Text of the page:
MUNICH, Germany Despite a surprisingly strong demand in Germany, the global solar panel market suffers from extreme oversupply. For the next few quarters, much will depend on the demand development in Germany as the world's largest single solar panel market, finds a study from market researcher iSuppli.
For the first time in history, the global demand for solar panels will decline in 2009, believes Henning Wicht, senior director of photovoltaics research for iSuppli. While the market used to grow in the double-digit percentage range over the past years, Wicht estimates a decline of 3.8 percent for 2009 as a consequence of the heavy downturn earlier this year. In particular, a strong reduction in installations in Spain helped to drive the demand down.
The trend reversal would have been even more pronounced, had not an unexpected strong demand in Germany helped to keep the sales figures up. According to latest figures, German customers are now expected to install some 2.5 Gigawatts worth of solar panels in 2009, up from earlier forecasts of 1.53GW. For the same reason, iSuppli ups its forecast for the global market from 3.9GW to 5.2GW. Globally, Germany represents a share of 48 percent of this market.
Despite the relatively strong demand from Germany, the market still is characterized by severe oversupply iSuppli has reckoned that the supply will exceed demand by 66 percent for 2009. After all, this is already better than earlier calculations, predicting that supply would exceed demand by some 92 percent.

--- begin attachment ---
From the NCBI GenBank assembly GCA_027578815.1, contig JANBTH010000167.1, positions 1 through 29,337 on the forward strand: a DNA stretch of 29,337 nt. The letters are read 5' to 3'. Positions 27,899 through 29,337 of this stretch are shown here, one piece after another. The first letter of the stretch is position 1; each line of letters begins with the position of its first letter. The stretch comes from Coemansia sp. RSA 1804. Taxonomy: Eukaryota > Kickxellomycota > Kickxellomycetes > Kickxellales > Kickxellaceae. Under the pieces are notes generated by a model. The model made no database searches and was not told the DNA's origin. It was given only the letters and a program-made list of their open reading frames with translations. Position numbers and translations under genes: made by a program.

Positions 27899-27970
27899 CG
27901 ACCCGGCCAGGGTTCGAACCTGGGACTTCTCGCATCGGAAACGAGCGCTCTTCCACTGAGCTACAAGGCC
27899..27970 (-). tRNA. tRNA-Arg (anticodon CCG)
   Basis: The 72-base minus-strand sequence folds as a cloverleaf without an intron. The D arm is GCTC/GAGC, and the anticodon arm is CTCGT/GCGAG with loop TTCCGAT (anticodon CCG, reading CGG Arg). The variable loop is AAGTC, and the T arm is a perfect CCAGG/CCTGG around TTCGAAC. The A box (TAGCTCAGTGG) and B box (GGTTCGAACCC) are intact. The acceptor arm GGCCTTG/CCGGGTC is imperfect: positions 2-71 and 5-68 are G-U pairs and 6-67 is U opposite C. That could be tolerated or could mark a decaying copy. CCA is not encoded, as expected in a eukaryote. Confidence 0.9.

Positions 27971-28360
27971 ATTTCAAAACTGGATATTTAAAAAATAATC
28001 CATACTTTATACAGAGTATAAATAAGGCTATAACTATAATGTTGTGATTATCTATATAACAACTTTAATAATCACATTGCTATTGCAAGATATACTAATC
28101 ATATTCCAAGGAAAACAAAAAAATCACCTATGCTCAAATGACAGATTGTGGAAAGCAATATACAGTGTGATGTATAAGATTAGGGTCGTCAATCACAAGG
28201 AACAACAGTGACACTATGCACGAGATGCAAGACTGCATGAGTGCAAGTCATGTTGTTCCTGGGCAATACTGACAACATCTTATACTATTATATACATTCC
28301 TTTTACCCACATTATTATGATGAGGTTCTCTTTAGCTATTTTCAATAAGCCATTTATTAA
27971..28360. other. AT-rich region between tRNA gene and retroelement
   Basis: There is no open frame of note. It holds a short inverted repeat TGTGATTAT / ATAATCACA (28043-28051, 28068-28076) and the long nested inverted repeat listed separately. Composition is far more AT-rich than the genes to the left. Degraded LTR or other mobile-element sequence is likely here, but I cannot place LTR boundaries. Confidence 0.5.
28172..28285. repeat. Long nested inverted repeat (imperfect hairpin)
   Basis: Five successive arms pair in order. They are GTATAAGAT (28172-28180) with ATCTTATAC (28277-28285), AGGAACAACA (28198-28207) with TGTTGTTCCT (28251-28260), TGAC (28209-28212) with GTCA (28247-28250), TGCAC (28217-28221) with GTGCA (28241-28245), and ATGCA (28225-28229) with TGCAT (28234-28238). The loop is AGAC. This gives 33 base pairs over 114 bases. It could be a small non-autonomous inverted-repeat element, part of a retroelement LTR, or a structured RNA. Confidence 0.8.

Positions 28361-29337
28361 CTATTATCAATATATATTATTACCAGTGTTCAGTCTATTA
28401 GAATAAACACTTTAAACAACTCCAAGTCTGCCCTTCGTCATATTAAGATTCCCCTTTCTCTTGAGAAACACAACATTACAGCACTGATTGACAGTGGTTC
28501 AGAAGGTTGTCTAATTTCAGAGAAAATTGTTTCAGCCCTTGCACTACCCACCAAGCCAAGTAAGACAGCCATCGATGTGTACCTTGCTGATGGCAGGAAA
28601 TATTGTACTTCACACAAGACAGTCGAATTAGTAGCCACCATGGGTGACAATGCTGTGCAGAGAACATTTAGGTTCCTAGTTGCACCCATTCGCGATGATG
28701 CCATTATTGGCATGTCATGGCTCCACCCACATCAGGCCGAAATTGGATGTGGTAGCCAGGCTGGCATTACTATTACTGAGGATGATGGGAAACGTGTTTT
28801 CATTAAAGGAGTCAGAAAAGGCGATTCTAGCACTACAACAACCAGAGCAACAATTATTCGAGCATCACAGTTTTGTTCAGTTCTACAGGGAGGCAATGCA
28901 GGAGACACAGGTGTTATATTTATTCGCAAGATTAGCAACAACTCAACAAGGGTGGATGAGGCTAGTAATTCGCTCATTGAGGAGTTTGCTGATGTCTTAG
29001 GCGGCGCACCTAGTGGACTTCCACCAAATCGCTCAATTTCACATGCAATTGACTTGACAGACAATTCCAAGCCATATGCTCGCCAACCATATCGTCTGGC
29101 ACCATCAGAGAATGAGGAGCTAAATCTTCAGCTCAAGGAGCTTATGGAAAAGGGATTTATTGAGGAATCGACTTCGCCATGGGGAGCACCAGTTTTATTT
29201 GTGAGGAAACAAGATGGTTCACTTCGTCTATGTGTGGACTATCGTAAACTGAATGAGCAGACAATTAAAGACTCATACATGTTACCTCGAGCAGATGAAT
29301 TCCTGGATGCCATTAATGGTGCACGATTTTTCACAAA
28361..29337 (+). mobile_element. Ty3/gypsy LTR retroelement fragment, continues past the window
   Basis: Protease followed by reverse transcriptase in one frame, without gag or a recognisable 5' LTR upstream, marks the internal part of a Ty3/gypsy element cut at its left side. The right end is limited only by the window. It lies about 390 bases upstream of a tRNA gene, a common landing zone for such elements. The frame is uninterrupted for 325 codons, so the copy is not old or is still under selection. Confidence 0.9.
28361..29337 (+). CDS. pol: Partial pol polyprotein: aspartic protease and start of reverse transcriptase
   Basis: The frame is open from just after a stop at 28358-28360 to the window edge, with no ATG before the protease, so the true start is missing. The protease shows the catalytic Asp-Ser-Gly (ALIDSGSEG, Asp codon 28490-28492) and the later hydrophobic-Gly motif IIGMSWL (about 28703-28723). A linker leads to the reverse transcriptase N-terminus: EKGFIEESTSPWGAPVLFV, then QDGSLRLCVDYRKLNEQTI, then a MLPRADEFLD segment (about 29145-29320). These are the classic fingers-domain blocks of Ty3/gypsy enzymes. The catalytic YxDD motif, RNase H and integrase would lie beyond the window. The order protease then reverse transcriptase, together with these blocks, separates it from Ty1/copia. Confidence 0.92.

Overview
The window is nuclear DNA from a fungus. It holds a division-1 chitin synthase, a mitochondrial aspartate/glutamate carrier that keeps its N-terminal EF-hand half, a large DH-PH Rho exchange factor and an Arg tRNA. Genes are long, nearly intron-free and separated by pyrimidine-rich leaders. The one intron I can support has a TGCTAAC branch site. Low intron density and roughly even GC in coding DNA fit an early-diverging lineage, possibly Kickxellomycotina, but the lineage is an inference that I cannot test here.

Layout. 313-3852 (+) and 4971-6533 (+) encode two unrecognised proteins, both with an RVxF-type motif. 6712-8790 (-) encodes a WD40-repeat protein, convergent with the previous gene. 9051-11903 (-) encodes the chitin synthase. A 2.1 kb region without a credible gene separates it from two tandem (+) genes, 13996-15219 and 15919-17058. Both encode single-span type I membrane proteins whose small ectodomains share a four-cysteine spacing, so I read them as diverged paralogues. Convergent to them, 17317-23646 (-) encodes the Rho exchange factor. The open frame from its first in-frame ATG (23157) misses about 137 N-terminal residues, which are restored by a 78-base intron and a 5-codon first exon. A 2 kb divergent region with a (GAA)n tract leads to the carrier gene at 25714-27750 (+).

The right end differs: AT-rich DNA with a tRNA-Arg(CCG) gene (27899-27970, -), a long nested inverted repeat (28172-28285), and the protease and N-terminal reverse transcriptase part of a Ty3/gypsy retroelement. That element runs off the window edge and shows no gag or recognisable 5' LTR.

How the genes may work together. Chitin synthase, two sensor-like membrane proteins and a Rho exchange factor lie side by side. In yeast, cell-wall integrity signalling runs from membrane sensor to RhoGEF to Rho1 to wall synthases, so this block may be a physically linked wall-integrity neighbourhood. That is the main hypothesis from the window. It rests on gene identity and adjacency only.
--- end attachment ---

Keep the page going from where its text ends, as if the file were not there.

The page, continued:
A strong factor for the rebound in Germany is that the market exhibited a high degree of price elasticity, Wicht said. The further development in the market will depend much on the reaction of the industry. Depending on whether the demand will remain high, the solar panel glut could either persist through the year 2010 or it could be resolved earlier. "Supply and demand dynamics in the fourth quarter will set the tone," Wicht said. "If panel makers reduce production during the fourth quarter of this year, anticipating the seasonally weak first quarter in Germany, then supply and prices could stabilize."
In order to maintain the investor momentum in Germany, it will be necessary to reduce the system prices by 10 percent in 2010, Wicht said. Oversupply will ease if the industry would reduce its production output. If it however continues to manufacture at full capacity, iSuppli predicts a 75 percent oversupply for 2010. The market researcher however expects that the manufacturers will reduce their production output.
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